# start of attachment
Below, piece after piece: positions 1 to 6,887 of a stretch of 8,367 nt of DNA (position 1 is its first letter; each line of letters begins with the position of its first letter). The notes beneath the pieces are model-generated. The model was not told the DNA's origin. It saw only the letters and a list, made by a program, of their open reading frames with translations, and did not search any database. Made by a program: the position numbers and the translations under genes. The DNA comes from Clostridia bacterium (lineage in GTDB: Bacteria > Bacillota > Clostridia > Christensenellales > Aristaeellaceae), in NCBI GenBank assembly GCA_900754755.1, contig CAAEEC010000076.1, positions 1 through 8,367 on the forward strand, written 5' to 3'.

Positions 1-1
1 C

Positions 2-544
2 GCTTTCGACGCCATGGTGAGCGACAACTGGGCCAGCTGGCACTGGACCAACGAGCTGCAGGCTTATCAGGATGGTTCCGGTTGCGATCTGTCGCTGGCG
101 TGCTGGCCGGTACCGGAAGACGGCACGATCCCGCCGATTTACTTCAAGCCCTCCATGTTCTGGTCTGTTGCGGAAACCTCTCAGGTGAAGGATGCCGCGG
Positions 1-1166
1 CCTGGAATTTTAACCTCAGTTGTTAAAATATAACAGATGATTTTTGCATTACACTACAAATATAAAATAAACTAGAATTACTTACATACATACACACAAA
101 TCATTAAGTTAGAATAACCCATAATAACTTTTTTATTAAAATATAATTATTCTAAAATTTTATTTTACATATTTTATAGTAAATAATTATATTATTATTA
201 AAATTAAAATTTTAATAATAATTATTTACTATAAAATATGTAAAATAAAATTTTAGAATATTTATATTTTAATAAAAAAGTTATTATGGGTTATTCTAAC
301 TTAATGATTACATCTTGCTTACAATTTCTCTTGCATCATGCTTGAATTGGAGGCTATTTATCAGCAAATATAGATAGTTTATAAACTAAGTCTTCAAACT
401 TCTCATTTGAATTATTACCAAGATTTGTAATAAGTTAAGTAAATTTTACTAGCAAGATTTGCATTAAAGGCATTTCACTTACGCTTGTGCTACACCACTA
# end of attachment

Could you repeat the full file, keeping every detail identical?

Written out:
Below, piece after piece: positions 1 to 6,887 of a stretch of 8,367 nt of DNA (position 1 is its first letter; each line of letters begins with the position of its first letter). The notes beneath the pieces are model-generated. The model was not told the DNA's origin. It saw only the letters and a list, made by a program, of their open reading frames with translations, and did not search any database. Made by a program: the position numbers and the translations under genes. The DNA comes from Clostridia bacterium (lineage in GTDB: Bacteria > Bacillota > Clostridia > Christensenellales > Aristaeellaceae), in NCBI GenBank assembly GCA_900754755.1, contig CAAEEC010000076.1, positions 1 through 8,367 on the forward strand, written 5' to 3'.

Positions 1-1
1 C

Positions 2-544
2 GCTTTCGACGCCATGGTGAGCGACAACTGGGCCAGCTGGCACTGGACCAACGAGCTGCAGGCTTATCAGGATGGTTCCGGTTGCGATCTGTCGCTGGCG
101 TGCTGGCCGGTACCGGAAGACGGCACGATCCCGCCGATTTACTTCAAGCCCTCCATGTTCTGGTCTGTTGCGGAAACCTCTCAGGTGAAGGATGCCGCGG
Positions 1-1166
1 CCTGGAATTTTAACCTCAGTTGTTAAAATATAACAGATGATTTTTGCATTACACTACAAATATAAAATAAACTAGAATTACTTACATACATACACACAAA
101 TCATTAAGTTAGAATAACCCATAATAACTTTTTTATTAAAATATAATTATTCTAAAATTTTATTTTACATATTTTATAGTAAATAATTATATTATTATTA
201 AAATTAAAATTTTAATAATAATTATTTACTATAAAATATGTAAAATAAAATTTTAGAATATTTATATTTTAATAAAAAAGTTATTATGGGTTATTCTAAC
301 TTAATGATTACATCTTGCTTACAATTTCTCTTGCATCATGCTTGAATTGGAGGCTATTTATCAGCAAATATAGATAGTTTATAAACTAAGTCTTCAAACT
401 TCTCATTTGAATTATTACCAAGATTTGTAATAAGTTAAGTAAATTTTACTAGCAAGATTTGCATTAAAGGCATTTCACTTACGCTTGTGCTACACCACTA